A woman and man touch their foreheads together and smile.

Start the new year by sharing hope

DEC 18, 2017
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In 2016, Vanessa Hsieh-Park, MD, thought she’d injured her hip while skiing. She hoped stretching, exercise, and physical therapy would solve the problem.


But soon the pain grew so bad she had to take a leave of absence from work. When it became intolerable, Vanessa’s husband rushed her to the Emergency Department at Kaiser Permanente in Santa Clara — the same place she worked as an emergency medicine specialist.


A colleague delivered Vanessa’s diagnosis: acute lymphoblastic leukemia. As a fitness enthusiast with no family history of blood cancer, Vanessa was shocked.


After grueling, intensive treatment, Vanessa went into remission in late 2016. Then, in the summer of 2017, she relapsed.


She was fortunate to receive a blood stem cell transplant last fall. It was her only chance for a cure.


The need for more diversity


Finding a match wasn’t easy. Vanessa’s ethnically Chinese, and minorities are largely underrepresented on the national donor registry.


In fact, only 2 in 5 of the registered donors are ethnically diverse. And since 3 out of 10 patients find a match within their family, the rest (7 out of 10) rely on volunteer donors.


A new path to awareness and recruitment


This need for greater minority representation prompted Mika Yoshino, director of Kaiser Permanente’s Digital Experience Center, to recruit donors among her fellow employees. In 2015 she started Will You Marrow Me, a program that holds recruitment events and promotes donor-need awareness. The program also partners with the Asian American Donor Program, one of many recruitment centers of the Be The Match national donor registry working to increase ethnic diversity among donors.


“Right now, 14,000 patients are waiting for a match,” notes Mika. “The idea that everyone can make a difference and save lives, by registering and raising awareness, has activated volunteers from all corners of Kaiser Permanente to sponsor drives and programs on their behalf.”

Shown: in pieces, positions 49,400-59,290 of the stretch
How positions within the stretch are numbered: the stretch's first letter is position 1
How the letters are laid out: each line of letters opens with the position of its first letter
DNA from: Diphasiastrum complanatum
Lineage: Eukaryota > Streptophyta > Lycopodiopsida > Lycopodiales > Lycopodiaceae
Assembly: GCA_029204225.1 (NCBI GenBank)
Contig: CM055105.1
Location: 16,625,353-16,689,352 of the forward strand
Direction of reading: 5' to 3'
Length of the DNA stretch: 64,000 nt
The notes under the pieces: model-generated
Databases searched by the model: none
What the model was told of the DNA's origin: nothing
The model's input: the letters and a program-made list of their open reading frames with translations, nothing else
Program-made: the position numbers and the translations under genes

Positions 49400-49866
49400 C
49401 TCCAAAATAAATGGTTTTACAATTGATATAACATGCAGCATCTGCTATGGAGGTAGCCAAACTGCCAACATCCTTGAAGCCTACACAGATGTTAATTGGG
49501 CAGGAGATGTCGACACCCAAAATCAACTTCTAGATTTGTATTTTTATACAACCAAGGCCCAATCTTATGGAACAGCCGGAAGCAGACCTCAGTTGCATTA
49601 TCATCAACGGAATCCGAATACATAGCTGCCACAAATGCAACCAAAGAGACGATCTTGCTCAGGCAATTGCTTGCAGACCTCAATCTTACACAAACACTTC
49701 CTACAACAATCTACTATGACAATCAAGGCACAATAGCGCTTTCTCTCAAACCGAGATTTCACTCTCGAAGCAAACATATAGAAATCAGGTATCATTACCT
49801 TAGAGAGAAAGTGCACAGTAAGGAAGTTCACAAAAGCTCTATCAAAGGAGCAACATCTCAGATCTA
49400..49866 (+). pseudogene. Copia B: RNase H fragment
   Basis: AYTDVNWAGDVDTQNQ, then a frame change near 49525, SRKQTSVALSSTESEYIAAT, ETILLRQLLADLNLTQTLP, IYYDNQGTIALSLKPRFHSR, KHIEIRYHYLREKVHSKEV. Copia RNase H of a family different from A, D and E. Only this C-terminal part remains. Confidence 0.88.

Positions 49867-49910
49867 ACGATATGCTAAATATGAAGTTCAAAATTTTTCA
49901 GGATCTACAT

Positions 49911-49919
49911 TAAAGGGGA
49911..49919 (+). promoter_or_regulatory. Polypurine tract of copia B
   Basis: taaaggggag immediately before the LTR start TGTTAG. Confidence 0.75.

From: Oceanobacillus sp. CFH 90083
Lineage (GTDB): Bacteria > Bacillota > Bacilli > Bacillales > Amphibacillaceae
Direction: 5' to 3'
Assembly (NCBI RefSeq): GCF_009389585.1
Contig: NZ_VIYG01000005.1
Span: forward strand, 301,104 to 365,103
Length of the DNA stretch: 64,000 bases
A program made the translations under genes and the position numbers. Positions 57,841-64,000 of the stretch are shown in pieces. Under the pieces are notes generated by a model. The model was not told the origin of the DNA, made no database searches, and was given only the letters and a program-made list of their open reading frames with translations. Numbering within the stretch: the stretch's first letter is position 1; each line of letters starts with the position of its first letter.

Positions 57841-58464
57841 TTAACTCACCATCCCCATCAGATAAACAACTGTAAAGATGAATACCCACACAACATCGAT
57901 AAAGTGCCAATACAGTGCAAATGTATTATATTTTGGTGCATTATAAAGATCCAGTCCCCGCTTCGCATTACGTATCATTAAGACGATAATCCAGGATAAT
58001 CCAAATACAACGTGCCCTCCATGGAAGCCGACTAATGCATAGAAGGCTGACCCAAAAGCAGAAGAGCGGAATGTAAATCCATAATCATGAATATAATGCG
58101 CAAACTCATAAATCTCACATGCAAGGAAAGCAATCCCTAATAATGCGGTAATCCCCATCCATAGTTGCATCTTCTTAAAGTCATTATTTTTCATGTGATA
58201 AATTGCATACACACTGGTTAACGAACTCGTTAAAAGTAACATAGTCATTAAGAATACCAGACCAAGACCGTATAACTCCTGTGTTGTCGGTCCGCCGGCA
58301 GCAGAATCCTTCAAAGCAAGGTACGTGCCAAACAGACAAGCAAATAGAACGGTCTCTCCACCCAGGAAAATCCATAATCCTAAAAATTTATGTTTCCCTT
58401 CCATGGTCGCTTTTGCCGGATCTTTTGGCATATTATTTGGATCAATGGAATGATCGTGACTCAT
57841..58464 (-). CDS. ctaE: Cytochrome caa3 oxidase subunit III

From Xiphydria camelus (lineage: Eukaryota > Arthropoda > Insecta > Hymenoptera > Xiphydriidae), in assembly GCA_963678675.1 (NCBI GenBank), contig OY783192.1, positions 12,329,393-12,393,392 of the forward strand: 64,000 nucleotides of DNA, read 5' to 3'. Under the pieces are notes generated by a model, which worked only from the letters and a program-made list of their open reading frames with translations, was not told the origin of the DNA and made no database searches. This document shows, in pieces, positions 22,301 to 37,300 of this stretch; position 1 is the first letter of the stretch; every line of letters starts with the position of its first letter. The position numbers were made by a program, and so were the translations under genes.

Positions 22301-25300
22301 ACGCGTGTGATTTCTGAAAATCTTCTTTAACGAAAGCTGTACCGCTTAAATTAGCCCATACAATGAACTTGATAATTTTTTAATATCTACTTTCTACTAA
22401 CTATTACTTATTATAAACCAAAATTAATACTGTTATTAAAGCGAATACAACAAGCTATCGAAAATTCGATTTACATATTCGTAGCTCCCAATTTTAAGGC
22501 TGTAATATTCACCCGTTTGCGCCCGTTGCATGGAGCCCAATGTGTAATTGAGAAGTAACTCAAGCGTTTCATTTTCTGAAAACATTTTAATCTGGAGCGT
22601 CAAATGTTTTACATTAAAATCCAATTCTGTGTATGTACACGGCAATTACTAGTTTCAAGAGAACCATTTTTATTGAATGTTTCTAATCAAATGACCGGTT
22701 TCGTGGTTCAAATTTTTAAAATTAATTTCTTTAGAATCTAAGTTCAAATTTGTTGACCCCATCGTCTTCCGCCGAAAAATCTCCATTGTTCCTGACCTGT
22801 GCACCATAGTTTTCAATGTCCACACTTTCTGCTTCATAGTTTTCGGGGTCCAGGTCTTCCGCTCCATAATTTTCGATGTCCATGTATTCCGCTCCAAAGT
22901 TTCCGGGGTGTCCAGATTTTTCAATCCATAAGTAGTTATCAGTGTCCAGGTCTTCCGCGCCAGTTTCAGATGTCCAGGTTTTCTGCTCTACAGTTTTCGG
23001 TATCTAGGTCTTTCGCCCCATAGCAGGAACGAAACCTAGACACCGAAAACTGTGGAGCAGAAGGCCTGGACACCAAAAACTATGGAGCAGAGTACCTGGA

Since 2016, over 500 people have joined the donor registry through Will You Marrow Me efforts. But many more are needed. Last fall, we launched a campaign to raise awareness among Kaiser Permanente members, starting with an on-site donor registration area in the South San Francisco Medical Center.


It starts with a cheek swab


The more people learn about what’s really involved in donation, the less intimidated they are — and the more likely they are to sign up. Here’s what you could expect as a donor:


  • Joining the registry starts with a simple cheek swab.
  • You’ll be contacted if you turn out to be a match for a patient in need.
  • Most of the time, stem cells (rather than actual bone marrow) are taken by a process similar to giving blood.

“You could potentially match anyone in the world. This is a global effort,” Vanessa points out. “And if you do become a donor, you’re saving a life.”


How you can help


  • Register to become a potential donor at an event or online.
    • Ideal donors are between 18 and 44.
    • Research shows that cells from younger donors provide the greatest chance for a successful transplant.
    • After you sign up, you’ll remain on the registry until age 61.
  • Encourage those who can’t register to give money to the cause.
  • Host a drive at your local school or community center. You can partner with official Be The Match recruitment centers, which provide all needed supplies.
  • Share this article with family and friends to raise awareness and encourage people to register.

To learn more about blood stem cell and bone marrow registration, donation, and transplants, visit kp.org/bethematch.

TOPICSbone marrowcancerdonation registrymarrow donation